That will give you 23 litres of damn fine stout for about $50 worth of ingredients
If you have some basic D.I.Y skills and have half-decent access to your roof cavity and basement, you can still save hundreds of dollars installing your own insulation. I did both our ceiling and underfloor and calculated I saved over $1000 (even with the EECA subsidy taken into account) for what was a couple of weekends of work. It also means that you can choose the insulation type that suits you best rather than whatever system an particular professional installer is tied to (which for them tends to be a cover-everything blanket / wrap type system as they are the fastest to install using largely unskilled labor). For instance I installed "GreenStuf" between joists underfloor rather than a wrap system as wraps can make access to plumbing and wiring a complete PITA if you need to get to them.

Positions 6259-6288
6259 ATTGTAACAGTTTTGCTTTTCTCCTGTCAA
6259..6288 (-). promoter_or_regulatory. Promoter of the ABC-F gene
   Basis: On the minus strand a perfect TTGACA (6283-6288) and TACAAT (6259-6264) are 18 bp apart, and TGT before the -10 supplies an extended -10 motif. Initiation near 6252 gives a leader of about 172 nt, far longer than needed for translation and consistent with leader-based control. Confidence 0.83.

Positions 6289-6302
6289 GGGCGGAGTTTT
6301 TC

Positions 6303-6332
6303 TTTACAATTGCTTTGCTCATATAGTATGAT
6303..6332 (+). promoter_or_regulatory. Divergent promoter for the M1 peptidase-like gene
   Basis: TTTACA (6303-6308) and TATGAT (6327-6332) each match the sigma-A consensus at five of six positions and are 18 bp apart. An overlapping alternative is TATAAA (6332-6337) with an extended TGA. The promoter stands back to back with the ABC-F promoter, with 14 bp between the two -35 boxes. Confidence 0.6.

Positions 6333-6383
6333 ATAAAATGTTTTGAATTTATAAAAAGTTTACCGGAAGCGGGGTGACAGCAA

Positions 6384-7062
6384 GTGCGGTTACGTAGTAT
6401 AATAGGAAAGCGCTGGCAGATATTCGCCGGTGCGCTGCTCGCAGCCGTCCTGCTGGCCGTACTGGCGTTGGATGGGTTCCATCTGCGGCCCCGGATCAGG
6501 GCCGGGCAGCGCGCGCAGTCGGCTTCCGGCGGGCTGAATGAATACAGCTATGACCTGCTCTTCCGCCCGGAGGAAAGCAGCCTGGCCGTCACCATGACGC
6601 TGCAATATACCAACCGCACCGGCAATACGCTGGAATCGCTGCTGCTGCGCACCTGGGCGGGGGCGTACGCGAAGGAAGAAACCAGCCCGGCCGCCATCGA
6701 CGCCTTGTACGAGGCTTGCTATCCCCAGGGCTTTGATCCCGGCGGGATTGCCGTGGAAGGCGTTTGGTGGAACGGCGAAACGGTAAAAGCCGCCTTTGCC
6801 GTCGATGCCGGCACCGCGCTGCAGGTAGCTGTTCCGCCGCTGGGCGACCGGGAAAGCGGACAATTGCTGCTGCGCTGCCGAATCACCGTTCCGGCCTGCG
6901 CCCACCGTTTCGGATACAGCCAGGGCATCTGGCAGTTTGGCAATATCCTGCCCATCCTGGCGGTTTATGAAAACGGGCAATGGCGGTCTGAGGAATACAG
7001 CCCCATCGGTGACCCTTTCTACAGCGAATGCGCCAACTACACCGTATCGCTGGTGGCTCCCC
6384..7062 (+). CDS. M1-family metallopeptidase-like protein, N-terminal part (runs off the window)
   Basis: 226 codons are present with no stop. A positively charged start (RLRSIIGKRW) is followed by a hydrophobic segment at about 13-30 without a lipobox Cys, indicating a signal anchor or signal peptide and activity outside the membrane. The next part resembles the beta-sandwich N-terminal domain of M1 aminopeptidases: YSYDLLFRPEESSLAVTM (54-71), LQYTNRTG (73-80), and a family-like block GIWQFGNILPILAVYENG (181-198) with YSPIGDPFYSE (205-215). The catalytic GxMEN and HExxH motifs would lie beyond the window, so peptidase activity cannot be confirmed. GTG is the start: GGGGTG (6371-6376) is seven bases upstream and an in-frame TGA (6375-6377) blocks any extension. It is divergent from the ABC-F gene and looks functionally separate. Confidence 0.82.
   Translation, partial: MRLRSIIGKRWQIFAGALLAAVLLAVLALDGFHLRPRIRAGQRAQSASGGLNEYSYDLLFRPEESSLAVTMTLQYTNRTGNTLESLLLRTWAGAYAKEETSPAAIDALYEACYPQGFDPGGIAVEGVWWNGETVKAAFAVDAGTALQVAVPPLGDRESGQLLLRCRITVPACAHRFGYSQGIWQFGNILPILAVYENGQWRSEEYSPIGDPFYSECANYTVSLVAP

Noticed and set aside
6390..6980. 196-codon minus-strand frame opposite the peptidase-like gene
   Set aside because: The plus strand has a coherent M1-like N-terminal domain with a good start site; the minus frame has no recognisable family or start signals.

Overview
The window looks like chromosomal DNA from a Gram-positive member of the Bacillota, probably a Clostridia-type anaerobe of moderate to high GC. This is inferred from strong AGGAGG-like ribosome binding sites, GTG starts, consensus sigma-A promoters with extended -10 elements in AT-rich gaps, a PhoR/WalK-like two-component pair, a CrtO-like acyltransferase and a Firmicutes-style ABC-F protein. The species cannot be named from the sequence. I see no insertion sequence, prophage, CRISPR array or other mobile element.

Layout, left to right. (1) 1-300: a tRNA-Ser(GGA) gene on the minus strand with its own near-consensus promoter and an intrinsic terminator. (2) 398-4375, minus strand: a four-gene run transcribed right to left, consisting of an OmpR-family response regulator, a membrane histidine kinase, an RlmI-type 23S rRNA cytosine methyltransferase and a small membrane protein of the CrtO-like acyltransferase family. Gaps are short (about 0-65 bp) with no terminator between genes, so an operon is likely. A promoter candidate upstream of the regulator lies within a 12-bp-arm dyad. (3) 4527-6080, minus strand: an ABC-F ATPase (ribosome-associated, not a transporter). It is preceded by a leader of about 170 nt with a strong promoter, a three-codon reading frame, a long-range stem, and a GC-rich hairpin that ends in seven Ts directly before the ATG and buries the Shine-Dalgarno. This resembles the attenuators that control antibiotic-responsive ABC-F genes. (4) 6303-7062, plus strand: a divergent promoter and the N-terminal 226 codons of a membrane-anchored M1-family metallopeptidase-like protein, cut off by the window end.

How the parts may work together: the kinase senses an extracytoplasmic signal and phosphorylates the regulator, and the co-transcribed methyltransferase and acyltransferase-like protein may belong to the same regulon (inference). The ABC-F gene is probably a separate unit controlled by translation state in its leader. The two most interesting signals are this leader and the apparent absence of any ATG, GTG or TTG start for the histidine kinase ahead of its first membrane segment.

Here’s a listing in the Listener for the very first screening of the first episode in NZ;
Friday 30th August 1985 on TV One followed by a five-minute news catch-up and then Gary McCormick hosting “12 O’Clock Rock” (which IIRC was generally pretty crap). Though I have a lot of respect for Rik Mayall’s subsequent work, nothing quite captured the Zeitgeist as much as The Young Ones did; it was the perfect show for the times.
I also have Rick to thank for introducing me as a teenager to Trotsky who I had never heard of until then. It sent me first to Encyclopedia Britannica and then to the history books to find out more (but I knew enough about 1930’s history to find Alexei Sayle’s Mussolini impersonations hilarious).
Sean Plunket gave over virtually his entire show on Radio Live this morning to the passing of Mayall; it made for a great nostalgic radio show.